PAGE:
During that period, South Korea sent warships to the Philippines and Thailand, submarines to Indonesia, and fighter and training aircraft to the Philippines and Thailand. Russia also lost some potential deals. Indonesia canceled an order for 11 Russian fighter jets last year, and instead bought American and French planes.
For many Southeast Asian countries, the United States is an increasingly attractive arms supplier because it links arms purchases to military or diplomatic support against China, Mr. Wezeman said. He added that many European arms suppliers have shown a willingness to help countries in the region develop their own arms industries and capabilities, in some cases through technology transfer.
Another reason to avoid buying Russian weapons is to signal a neutral stance on the invasion of Ukraine, said John Parachini, the RAND Corporation’s chief defense researcher.
“Despite Russia’s potentially aggressive efforts to market its arms exports in Southeast Asia, it will find fewer customers,” he said.
One exception may be Myanmar, where the ruling military junta, burdened with US sanctions limiting its arms purchases, has signaled its willingness to sign more arms deals with Russia. However, there are questions about whether the Kremlin has the supplies to manufacture it.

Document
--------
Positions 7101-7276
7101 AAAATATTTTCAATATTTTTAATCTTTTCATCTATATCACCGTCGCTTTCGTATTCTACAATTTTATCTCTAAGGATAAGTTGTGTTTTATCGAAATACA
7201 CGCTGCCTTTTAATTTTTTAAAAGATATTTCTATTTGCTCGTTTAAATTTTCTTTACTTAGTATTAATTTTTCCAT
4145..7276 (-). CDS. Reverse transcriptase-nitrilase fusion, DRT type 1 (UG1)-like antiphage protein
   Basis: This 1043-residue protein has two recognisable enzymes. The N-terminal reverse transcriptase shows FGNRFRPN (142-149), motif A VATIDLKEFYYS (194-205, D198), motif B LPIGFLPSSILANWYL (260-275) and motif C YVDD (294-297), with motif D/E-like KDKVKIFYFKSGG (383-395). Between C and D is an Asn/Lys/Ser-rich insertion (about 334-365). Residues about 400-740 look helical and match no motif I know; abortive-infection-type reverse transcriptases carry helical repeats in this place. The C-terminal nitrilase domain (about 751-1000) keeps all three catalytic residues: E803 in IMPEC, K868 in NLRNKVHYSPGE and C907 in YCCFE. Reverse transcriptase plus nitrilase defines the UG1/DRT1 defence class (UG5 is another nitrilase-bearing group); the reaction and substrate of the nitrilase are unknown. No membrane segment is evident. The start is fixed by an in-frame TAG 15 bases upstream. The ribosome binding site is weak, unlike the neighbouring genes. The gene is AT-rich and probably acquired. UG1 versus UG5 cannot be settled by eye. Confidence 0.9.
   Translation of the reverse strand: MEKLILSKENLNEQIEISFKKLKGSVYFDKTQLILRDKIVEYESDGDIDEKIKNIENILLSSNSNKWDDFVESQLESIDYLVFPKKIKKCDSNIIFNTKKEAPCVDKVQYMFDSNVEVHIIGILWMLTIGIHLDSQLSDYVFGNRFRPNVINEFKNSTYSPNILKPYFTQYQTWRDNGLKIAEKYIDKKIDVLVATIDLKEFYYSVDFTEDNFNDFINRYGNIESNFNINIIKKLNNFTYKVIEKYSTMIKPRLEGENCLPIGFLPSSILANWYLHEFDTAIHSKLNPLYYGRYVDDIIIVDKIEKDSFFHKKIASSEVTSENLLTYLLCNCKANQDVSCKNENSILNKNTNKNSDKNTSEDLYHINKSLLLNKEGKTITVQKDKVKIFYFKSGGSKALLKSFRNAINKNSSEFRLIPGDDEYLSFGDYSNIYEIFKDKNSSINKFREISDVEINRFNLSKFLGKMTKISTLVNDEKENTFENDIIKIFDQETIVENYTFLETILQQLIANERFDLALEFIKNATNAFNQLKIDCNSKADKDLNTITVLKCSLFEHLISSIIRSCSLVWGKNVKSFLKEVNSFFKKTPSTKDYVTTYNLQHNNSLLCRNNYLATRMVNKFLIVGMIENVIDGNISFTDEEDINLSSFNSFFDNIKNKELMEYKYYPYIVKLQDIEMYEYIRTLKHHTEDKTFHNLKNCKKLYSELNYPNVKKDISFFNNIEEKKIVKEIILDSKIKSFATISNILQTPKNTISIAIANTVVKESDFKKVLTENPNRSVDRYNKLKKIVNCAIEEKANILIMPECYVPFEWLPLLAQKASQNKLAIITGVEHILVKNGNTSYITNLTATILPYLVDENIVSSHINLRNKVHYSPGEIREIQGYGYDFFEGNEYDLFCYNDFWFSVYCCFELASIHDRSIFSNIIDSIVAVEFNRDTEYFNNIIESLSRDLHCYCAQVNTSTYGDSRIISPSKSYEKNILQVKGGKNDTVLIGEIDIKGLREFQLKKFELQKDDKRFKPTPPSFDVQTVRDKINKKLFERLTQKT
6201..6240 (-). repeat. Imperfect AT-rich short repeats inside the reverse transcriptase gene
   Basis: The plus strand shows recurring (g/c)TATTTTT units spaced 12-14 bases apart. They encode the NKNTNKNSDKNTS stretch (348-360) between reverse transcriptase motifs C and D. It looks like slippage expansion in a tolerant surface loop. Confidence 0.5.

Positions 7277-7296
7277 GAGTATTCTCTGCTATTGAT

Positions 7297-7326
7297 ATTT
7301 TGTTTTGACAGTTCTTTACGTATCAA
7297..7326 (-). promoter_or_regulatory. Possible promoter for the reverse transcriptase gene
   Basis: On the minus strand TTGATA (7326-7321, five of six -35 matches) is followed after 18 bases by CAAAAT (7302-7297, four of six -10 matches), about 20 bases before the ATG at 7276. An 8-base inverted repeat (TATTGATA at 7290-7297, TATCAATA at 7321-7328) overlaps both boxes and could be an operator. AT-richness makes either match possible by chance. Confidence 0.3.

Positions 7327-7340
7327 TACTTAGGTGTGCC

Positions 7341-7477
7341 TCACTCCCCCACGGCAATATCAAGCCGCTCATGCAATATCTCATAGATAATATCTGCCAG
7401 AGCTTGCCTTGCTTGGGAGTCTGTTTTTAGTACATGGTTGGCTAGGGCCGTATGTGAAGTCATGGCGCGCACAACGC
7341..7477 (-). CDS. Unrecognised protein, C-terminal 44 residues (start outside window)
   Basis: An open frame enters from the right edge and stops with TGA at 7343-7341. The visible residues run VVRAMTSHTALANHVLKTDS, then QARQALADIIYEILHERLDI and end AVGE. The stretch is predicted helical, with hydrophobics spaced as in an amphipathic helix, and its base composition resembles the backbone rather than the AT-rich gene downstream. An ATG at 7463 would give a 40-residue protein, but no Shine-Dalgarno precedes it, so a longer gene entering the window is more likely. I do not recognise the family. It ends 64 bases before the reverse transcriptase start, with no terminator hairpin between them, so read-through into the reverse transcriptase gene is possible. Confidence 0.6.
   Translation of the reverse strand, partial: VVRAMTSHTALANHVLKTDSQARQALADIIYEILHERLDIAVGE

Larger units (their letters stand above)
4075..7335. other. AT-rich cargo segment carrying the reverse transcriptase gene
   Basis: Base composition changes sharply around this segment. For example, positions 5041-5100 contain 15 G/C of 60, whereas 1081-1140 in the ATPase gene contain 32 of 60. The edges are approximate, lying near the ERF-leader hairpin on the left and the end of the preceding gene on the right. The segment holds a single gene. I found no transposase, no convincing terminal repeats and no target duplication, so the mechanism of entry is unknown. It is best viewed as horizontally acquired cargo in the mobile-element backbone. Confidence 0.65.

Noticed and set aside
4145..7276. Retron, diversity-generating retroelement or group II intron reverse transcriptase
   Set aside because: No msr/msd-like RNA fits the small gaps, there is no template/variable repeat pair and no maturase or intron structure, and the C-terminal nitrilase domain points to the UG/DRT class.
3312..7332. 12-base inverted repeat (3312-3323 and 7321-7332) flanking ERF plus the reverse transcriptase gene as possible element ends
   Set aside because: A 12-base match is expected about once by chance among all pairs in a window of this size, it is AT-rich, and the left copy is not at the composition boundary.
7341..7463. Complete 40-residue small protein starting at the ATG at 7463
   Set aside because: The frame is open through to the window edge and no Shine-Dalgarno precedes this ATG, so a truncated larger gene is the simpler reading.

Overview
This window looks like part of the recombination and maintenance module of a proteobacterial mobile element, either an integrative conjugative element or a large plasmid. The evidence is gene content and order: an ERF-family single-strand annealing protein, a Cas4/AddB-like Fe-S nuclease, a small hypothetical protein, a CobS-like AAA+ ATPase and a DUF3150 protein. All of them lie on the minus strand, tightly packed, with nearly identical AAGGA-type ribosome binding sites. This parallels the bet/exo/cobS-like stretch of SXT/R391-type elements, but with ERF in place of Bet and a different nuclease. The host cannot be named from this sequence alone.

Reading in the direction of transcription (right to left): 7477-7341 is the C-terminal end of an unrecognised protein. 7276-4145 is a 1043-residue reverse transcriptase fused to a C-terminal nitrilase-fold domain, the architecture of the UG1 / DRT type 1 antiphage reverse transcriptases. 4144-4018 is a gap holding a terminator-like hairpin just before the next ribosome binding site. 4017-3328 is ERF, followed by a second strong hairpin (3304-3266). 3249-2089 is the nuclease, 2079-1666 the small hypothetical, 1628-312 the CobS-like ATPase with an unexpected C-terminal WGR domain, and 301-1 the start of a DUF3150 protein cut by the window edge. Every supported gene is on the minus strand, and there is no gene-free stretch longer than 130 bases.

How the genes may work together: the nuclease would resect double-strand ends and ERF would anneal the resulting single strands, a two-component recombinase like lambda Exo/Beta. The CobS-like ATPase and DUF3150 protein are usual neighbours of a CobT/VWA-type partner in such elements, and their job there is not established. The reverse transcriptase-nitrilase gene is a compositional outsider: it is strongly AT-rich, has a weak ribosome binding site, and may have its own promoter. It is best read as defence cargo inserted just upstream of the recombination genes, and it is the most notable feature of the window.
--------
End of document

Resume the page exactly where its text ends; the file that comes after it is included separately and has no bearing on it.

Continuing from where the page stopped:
Vietnam, Russia’s largest arms customer in Southeast Asia, may be. Because this country’s military arsenal was built around Soviet and Russian weapons for decades, adding weapons from new suppliers could lead to compatibility issues, said Ridwan Rahmat, a principal defense analyst at Guinness, based in Singapore.
At the same time, he added, Vietnam appears to be “slowly shifting its orbit from Russian systems to a mix that includes NATO-compatible systems, although this will take decades.”